Media comms during tough times is a balancing act
Think about how you as a brand can help. Do not think about how you can sell.
Q4 will be a tough period for many people by facing sky high costs for energy and ever increasing costs for other daily essentials like food.
About 2.5 years ago, at the start of the pandemic, people in general faced hard times too
Back then it was a lot about uncertainty about personal health, being on furlough or the prospect of being made redundant due to business being completely shut and being socially isolated.
Now the thread to many is a higher existential thread where people are facing an unbearable choice between keeping warm or putting food on the table.
Although the challenges are different we can take learnings from that period.
Smaller business and brands will face tough times too
While individuals will suffer hard, some businesses will too. Some are predicted to go out of business because of a combination of increased costs of running the business, offering supply and staff shortages.
Some other businesses might be able to bear the increased costs of running their business, producing and selling their goods. And these business will get to make a decision whether or not they should cut their marketing budget.
I get that marketing budgets can feel luxurious during tough times. But as proven during previous hard times like the financial crises or very recently during the pandemic, keeping the communication lights on is crucial for brands to get through the crisis and come out strong.
Any period of going quite eats into the brand awareness and brand perception that has been built up with a lot of resources and effort. A brand is a crucial asset for a company to attract customers and keeping them.
A continuous investment is crucial, too. Pulling everything brings a cut to your investment that is media and a short-term crisis shall not determine long-term strategies. Be agile in a crisis but don’t lose sight of the long-term goal.
Especially smaller brands need to keep investing in the brand or otherwise they will lose growth and need to invest significantly more afterwards to catch up to the level they have been before they went dark with their comms.
Of course, business cannot go on like usual. There will be decisions to be made to invest into your brand smarter and to align owned, earned and paid media more to be more effective.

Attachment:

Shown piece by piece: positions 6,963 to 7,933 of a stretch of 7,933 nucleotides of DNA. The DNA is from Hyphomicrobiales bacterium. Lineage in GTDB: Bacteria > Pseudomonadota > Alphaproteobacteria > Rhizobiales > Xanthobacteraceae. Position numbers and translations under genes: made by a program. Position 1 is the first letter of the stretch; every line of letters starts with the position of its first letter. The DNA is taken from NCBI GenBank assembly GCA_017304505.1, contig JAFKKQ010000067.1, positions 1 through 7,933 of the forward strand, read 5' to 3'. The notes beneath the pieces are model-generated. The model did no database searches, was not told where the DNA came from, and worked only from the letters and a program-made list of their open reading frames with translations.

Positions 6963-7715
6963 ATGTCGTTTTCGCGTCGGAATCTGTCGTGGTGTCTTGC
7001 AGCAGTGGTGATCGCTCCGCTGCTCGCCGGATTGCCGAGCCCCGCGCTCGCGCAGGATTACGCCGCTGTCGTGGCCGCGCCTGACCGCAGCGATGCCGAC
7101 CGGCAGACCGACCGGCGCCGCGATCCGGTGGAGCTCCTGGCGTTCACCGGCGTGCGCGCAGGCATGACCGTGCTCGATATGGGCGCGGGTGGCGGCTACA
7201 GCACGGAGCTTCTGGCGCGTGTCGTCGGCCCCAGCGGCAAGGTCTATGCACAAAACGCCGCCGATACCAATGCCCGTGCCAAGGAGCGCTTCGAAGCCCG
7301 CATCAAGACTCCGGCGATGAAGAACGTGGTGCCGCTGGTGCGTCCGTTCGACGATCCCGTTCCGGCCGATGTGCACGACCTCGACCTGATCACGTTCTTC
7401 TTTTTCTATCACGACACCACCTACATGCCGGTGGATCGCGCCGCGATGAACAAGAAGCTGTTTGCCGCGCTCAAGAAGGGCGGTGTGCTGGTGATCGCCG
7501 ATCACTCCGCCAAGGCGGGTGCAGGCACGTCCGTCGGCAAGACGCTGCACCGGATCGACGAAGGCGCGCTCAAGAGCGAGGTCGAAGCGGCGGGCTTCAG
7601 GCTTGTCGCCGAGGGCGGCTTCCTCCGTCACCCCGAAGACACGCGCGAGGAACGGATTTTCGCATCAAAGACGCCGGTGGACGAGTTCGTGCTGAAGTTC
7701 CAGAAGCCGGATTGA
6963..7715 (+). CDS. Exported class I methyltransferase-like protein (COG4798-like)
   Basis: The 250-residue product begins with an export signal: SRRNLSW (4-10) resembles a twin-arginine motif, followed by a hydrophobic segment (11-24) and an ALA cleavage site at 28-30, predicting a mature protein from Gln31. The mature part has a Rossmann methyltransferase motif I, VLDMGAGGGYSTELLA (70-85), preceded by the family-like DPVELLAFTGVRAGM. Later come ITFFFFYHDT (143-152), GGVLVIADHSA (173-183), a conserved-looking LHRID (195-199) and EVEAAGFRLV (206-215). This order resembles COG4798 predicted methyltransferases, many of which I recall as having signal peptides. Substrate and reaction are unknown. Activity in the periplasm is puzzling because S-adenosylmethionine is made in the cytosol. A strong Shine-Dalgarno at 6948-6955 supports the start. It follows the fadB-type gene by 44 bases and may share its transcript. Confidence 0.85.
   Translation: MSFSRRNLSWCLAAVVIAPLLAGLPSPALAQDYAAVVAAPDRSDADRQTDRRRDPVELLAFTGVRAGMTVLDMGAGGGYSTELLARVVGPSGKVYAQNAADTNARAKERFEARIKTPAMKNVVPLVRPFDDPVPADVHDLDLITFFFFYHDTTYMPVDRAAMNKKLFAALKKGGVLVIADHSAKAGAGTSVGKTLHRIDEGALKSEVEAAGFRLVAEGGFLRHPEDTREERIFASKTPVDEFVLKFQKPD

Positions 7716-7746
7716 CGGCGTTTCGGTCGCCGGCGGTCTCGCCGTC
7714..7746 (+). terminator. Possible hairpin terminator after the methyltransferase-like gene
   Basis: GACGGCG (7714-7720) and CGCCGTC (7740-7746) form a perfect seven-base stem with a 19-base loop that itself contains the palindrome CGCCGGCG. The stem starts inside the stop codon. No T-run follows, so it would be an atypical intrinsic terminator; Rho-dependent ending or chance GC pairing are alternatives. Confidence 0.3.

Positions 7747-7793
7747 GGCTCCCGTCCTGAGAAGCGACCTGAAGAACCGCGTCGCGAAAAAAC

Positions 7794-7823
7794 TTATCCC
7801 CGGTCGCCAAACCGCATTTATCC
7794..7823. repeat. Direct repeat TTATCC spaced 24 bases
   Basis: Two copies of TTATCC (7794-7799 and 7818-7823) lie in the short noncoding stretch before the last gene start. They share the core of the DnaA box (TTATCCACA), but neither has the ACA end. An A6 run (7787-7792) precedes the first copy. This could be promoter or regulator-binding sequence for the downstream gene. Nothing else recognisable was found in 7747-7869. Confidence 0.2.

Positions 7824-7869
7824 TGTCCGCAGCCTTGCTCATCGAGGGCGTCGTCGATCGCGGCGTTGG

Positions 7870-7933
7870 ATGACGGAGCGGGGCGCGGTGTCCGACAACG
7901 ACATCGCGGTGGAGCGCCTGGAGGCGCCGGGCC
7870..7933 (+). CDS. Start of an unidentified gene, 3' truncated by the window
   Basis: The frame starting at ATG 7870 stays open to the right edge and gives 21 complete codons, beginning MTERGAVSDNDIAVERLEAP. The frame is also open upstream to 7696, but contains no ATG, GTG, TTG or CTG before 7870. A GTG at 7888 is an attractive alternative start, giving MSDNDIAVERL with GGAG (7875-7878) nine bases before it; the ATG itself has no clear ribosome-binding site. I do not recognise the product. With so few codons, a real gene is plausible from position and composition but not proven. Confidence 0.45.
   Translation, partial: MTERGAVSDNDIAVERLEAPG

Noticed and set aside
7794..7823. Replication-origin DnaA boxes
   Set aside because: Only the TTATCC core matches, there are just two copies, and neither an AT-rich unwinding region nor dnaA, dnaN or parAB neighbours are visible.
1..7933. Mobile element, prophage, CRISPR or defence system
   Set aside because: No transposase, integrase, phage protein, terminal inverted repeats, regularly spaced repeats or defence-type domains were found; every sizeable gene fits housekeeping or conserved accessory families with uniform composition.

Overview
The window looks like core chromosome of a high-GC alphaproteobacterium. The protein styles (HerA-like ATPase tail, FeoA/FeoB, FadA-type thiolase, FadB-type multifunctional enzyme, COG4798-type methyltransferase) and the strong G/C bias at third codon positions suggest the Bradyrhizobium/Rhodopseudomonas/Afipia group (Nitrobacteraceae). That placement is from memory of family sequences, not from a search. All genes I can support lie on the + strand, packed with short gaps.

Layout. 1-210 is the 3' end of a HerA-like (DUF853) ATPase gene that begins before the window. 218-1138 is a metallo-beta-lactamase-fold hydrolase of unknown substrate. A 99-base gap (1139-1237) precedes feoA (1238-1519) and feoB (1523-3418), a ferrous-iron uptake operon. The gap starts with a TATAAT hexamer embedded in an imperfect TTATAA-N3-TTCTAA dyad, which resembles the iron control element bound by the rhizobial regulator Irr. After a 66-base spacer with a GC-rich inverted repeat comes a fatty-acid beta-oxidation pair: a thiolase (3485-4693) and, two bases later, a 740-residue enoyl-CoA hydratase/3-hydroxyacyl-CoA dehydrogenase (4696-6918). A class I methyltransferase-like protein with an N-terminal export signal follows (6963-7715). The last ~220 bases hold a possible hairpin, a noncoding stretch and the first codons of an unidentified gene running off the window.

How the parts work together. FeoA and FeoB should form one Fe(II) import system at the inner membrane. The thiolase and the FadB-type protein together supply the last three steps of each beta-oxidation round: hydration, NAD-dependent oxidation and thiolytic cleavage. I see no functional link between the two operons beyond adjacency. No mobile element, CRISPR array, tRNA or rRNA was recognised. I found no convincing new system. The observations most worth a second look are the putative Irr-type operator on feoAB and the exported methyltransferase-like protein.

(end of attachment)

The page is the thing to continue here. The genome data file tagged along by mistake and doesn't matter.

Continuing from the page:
A critical audit of existing comms is advisable to see which channels are the most effective and hence vital ones for the brand and for reaching your (potential) customers.
Find a genuine empathetic message with substance or leave it
That is one thing to look at. The other thing is the message. Some people, as mentioned earlier, will face really hard times, others might feel a strong pinch but do not have to make such tough decisions. However, their spending will be more cautious and conscious.
Empathy for the situation of the real terms customers are facing and kindness are very important.
Think about how you as a brand can help. Do not think about how you can sell. Sales messages won’t hit on receptive ears (unless you are a supermarket brand or brand for daily essentials that help buy cheaper than elsewhere).
But, neither do blunt all-the-same, empty phrases like we have seen during the pandemic.
“We are all in this together”. It was shouted from the rooftops and ads from all kinds of brands have been created that were interchangeable to a very concerning degree.
These hollow messages do nothing good for your brand. At best they will be ignored. At worst they will reflect a negative image of the brand as being out of touch and condescending.
To really be on the side of consumers think about how the brand and it’s product and legacy can actually make a positive contribution to people’s lives. If there is no genuine support option or message then don’t say it. Don’t force it. But keep communicating then in a non-salesy way.
Keep talking to your customers in a sensitive way to ensure resilience, differentiate yourself and be meaningful and continue strong after the crisis. It is about keeping your brand awareness alive, so that when times get better, people will have a positive image of your brand which in the long term feeds into sales, once people are ready to buy.
Be kind and keep talking.
Nina Franck is an independent comms and media planner